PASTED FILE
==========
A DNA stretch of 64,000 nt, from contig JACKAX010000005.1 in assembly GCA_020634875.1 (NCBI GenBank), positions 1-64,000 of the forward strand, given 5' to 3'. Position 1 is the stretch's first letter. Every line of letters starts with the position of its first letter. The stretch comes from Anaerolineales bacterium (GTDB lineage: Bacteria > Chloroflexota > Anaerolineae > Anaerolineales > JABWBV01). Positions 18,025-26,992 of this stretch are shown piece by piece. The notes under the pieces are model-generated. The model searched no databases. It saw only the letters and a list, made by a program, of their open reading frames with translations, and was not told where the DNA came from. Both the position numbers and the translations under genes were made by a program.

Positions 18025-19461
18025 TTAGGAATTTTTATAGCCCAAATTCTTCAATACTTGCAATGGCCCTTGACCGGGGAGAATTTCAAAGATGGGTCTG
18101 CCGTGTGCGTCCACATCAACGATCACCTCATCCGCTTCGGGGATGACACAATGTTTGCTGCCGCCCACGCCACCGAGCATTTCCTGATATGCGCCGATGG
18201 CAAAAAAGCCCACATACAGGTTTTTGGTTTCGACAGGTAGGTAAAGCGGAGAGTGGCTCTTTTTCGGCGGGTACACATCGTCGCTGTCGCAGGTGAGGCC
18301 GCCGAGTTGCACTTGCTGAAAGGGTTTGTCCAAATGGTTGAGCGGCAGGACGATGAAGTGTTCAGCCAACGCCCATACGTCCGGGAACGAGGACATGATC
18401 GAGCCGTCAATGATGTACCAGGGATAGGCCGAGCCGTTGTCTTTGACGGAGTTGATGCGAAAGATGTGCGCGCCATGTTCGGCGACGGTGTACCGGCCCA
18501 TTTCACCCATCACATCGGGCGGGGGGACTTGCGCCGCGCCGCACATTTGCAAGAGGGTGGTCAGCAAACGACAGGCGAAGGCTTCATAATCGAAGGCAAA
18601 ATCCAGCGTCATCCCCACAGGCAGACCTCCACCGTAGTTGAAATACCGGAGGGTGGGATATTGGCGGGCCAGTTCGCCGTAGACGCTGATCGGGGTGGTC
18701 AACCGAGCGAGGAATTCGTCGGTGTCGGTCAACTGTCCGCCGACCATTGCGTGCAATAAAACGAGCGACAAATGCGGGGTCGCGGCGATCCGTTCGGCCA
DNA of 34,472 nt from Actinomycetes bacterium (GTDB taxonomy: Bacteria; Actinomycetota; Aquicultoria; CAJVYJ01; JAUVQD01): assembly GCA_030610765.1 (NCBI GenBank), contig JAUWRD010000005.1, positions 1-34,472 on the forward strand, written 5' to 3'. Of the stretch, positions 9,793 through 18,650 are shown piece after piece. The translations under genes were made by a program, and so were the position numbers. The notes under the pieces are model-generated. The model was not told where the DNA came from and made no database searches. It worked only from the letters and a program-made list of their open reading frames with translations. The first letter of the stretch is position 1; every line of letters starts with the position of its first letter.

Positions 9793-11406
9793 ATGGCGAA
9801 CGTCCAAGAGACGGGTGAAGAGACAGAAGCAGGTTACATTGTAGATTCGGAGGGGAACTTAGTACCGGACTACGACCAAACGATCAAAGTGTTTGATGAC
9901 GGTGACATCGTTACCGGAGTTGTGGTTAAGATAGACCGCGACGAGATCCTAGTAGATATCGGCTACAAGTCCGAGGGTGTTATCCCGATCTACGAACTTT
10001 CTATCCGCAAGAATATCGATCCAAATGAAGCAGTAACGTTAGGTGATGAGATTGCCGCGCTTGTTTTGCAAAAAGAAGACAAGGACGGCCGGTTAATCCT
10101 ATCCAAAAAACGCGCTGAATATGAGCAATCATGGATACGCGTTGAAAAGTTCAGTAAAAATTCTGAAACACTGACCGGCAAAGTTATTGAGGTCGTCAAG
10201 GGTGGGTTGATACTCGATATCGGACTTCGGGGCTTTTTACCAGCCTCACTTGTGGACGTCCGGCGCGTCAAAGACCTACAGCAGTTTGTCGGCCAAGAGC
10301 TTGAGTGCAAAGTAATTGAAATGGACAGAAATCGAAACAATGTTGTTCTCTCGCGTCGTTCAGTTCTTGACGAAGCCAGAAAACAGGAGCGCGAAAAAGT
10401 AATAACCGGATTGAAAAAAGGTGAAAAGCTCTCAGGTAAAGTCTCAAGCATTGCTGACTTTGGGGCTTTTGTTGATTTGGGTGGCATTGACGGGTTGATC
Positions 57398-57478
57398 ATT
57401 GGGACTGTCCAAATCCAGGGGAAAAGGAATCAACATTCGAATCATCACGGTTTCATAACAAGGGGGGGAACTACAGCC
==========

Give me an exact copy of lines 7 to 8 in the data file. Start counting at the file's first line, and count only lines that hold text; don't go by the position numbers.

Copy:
18401 GAGCCGTCAATGATGTACCAGGGATAGGCCGAGCCGTTGTCTTTGACGGAGTTGATGCGAAAGATGTGCGCGCCATGTTCGGCGACGGTGTACCGGCCCA
18501 TTTCACCCATCACATCGGGCGGGGGGACTTGCGCCGCGCCGCACATTTGCAAGAGGGTGGTCAGCAAACGACAGGCGAAGGCTTCATAATCGAAGGCAAA